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Widely held to be the birthplace of pizza as we know it, a rich gastronomic history is not all Naples has to offer. Set against the stunning backdrop of the Neapolitan Riviera, the Southern Italian city is home to a wealth of historical sites and buildings, as well as a vibrant cultural scene and exciting nightlife.
A treasure trove of historical, cultural and gastronomical delights welcomes visitors to Naples. Find out what awaits you when you land...
One of the oldest cities in the world, the first Greek settlements sprung up in the area during the 2nd millennium BC, with these settlements formalised as a city around 600BC. Indeed, the word 'Naples' is itself of Grecian origin, stemming from the Greek word 'Neapolis', meaning 'new city.' Since its formation, the city has passed through Greek, Roman, Gothic and Norman rulership before its present incarnation as the capital city of the Campania region of Italy. This varied heritage means Naples maintains a quite different feel to the rest of Italy; the city even has its own language, 'Napulitano', although this is not universally recognised to be a separate language and the official language of the city is Italian. Visitors to the city can easily get by with a basic knowledge of Italian and the Neapolitan people are largely friendly, always eager to accommodate and assist foreign speakers.
Just as the original Neapolitan language has survived, so a number of significant historical sites remain standing today, in spite of numerous wars in and around the area and the subjection of Naples to extensive bombing during World War II. These sites include within their number an incredible 448 historical and monumental churches, one of the most popular of which is the iconic Duomo. Naples' main church, the Duomo holds within it two ornate chapels and is built on top of the remains of a Roman settlement, which has recently been excavated. Other fascinating churches include the New Jesuite Church, which is easily one of the most extravagant Baroque churches in the world and San Lorenzo Maggiore, a carefully carved medieval church which was also built on top of the Roman city, the remains of which can be explored by visitors today.
Aside from its stunning churches, Naples is also home to a number of fascinating castles and several major galleries and museums including the Museo Nazionale di Capodimonte, the Neapolitan national art gallery which displays a wide selection of important works by major Renaissance and Baroque artists and the Museo Archeologico Nazionale, famed as the largest collection of Roman artefacts and exhibitions in the world. Particularly worth a visit is the 'Secret Room', which holds many of the surviving artefacts from the lost city of Pompeii, which was buried after the eruption of Mount Vesuvius, preserving many of the city's inhabitants and remnants of their lifestyles within layers of lava and volcanic ash.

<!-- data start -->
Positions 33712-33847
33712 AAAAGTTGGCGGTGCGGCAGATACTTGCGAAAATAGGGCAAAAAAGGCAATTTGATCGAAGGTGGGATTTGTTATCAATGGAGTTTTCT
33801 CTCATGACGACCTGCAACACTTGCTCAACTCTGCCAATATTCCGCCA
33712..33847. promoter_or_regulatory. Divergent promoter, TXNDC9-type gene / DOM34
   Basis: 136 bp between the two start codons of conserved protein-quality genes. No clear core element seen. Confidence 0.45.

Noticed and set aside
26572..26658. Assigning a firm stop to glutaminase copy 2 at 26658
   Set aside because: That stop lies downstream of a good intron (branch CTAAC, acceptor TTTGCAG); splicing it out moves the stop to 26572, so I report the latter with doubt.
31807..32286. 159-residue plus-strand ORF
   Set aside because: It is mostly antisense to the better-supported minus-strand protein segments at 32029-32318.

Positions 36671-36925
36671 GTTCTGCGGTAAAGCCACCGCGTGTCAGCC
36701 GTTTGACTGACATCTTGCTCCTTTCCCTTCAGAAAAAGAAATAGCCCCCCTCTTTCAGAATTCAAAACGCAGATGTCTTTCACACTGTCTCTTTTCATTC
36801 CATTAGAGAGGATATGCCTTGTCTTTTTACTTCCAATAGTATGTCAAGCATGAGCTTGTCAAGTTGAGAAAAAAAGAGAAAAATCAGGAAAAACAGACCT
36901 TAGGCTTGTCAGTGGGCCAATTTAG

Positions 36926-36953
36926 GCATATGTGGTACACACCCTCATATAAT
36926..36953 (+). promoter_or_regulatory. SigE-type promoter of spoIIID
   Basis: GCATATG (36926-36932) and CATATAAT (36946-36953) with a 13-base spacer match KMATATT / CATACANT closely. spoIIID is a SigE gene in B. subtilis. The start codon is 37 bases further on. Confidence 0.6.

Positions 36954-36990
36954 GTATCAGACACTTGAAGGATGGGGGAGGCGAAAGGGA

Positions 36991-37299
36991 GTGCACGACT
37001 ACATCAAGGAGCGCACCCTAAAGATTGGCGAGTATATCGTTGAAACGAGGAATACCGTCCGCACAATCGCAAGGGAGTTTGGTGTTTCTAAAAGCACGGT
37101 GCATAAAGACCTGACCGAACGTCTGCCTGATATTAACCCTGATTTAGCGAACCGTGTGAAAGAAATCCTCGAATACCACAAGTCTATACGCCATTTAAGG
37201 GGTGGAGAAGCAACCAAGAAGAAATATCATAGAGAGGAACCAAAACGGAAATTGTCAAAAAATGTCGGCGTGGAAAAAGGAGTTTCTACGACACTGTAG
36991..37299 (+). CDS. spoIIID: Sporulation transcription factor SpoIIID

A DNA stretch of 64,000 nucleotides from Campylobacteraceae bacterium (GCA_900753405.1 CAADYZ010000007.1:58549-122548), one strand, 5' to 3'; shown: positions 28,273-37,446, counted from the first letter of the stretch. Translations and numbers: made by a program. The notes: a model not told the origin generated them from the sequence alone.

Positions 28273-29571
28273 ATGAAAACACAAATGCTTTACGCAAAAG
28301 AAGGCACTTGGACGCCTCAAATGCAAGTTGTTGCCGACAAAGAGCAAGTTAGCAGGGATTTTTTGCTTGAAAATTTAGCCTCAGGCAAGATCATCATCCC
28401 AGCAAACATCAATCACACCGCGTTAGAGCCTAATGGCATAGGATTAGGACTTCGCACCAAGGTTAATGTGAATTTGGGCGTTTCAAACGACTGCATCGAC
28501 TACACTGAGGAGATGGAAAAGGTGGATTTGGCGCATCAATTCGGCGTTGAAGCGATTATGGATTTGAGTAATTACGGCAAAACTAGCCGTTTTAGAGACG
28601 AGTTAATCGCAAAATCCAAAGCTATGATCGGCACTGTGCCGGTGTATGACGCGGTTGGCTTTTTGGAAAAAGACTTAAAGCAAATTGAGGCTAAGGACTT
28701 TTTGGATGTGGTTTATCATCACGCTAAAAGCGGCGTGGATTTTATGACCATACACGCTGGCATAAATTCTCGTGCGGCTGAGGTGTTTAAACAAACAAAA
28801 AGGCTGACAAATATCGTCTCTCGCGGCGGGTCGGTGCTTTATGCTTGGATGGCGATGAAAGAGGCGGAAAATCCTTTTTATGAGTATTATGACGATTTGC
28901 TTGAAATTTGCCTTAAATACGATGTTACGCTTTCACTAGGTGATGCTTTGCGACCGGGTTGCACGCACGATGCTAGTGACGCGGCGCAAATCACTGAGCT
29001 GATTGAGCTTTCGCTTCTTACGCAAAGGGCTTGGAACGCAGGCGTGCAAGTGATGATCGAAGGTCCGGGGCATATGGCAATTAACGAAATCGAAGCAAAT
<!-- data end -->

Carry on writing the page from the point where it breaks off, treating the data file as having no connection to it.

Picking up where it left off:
One attraction of Naples which is truly unique to the Italian lifestyle is the piazza culture. All Italian cities have their own piazzas, large squares where Italians gather in the hot afternoons and warm evenings to walk, gossip or simply sit watching the world go by over a glass of wine or a meal.
When it comes to food, Naples undeniably lives up to its reputation as the pizza capital of the world. A far cry from the bafflingly lengthy menus of Italian restaurants in other corners of the globe, the majority of Naples' pizzerias pride themselves on just two types of pizza: pizza margherita, topped with tomato, basil and mozzarella cheese; and pizza marinara, topped with tomato, garlic, oregano and olive oil. Here, pizza chefs prefer to focus their guests' taste buds on the simple elegance of finely prepared fresh produce rather than overloading them with cheap, unnatural toppings as is the fashion in international 'Italian' restaurants. That said, don't be afraid to try more exotic pasta and seafood sauces, which are almost always just as fresh and just as delicious!
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